Thursday, April 2, 2009

The Game

It’s not difficult to figure out when it’s a game day. Everyone walks around with a crazed look on their face, carrying a handheld radio to their ear or packed into the front of the TroTro craning to hear the radio announcer over the racket of the roughly running engine. When the game is played in Accra, the stadium is flooded by the entire city’s TroTro and taxi traffic, all battling to cut in from of their neighbor. It’s a good time to brush up on insults of the Twi or Ga languages. From motor traffic the stadium becomes equally swamped in foot traffic outside of the entrance gates. The ticket system is a mystery to everyone, but there is a lot of pushing and being shoved into your sweaty neighbor involved. At one point I was actually picked up and moved out of the path of this guy using a bulldozing approach to making it into the game. Everyone seemed to give up on the formal ticket system quickly and we all made it inside through a side door right as the game began. At the sound of the game’s start everyone just turned to the guy next to him, started yelling and sprinted off to fight for a seat.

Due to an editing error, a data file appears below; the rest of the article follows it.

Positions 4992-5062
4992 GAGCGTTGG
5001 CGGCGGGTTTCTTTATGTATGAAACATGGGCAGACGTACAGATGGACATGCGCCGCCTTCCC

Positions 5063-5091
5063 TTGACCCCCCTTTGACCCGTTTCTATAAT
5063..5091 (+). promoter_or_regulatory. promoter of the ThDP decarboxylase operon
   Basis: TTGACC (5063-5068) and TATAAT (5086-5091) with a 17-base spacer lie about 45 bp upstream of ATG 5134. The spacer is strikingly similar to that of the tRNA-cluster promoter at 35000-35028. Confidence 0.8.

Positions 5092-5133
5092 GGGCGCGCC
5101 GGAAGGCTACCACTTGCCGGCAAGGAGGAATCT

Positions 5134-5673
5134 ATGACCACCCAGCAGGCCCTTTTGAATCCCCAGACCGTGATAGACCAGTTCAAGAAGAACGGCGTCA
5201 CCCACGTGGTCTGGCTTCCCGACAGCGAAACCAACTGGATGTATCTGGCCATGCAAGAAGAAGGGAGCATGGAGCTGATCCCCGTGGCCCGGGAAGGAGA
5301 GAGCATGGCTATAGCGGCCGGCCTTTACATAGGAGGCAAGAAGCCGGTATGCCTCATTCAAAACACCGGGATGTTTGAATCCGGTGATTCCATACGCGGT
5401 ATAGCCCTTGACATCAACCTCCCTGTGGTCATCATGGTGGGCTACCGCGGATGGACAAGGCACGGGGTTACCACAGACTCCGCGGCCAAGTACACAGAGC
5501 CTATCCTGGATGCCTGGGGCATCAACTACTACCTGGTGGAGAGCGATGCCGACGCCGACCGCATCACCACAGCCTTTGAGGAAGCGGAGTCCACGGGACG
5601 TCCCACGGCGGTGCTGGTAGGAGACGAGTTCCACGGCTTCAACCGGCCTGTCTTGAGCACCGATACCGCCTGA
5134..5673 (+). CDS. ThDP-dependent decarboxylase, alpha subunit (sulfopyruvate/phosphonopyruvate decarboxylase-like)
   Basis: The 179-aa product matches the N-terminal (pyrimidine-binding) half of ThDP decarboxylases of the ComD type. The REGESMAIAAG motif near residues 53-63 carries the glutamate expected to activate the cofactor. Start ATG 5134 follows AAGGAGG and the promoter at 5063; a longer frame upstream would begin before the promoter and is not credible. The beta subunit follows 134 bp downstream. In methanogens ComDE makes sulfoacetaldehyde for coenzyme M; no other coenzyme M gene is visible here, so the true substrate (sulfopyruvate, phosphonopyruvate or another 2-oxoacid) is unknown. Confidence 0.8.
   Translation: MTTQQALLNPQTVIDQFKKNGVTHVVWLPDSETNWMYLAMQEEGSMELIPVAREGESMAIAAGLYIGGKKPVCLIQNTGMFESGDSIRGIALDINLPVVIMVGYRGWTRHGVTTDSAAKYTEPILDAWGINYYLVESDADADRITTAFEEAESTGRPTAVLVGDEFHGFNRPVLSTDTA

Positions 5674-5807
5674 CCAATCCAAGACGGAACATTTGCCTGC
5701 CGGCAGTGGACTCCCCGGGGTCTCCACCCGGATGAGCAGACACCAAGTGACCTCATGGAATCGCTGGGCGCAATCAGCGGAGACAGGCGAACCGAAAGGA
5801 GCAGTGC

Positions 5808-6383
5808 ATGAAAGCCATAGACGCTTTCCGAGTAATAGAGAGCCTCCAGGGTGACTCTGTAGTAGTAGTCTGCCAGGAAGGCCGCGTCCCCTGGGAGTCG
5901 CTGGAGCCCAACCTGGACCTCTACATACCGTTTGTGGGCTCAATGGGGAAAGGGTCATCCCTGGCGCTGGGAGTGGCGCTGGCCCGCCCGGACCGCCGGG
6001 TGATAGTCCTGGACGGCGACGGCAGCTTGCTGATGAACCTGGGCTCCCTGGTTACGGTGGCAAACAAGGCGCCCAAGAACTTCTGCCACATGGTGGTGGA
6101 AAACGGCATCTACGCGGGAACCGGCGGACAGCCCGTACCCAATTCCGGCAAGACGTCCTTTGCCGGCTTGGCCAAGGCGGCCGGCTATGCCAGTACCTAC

Togo played Cameroon. The winning goal was scored by Togo within the first five minutes, and as a life-long Togo fan I was in the Togo section caught up in the celebrations. We had only just gotten there but everyone was embracing and jumping. I caught some tears in a few fan’s eyes. Then the drum section of Rastas started up and everyone was dancing. Katja and I received what can only be described as a joint lap dance. There was some improvisational dancing with Togolese flags, which may have been an attempt at baton twirling. A Cameroon fan wandered into our section during the celebration and a fight broke out. Random guys would suddenly jump out of their seats and frantically run into the fight to take a swing for Togo. The crowd-control police were skinny young women so it took a while for everything to settle down. But eventually everyone started dancing to the drums again. A few Togolese women flashed the crowd. No more goals were scored. But, by the end of those 90 minutes the fans had exhausted themselves as much as the players.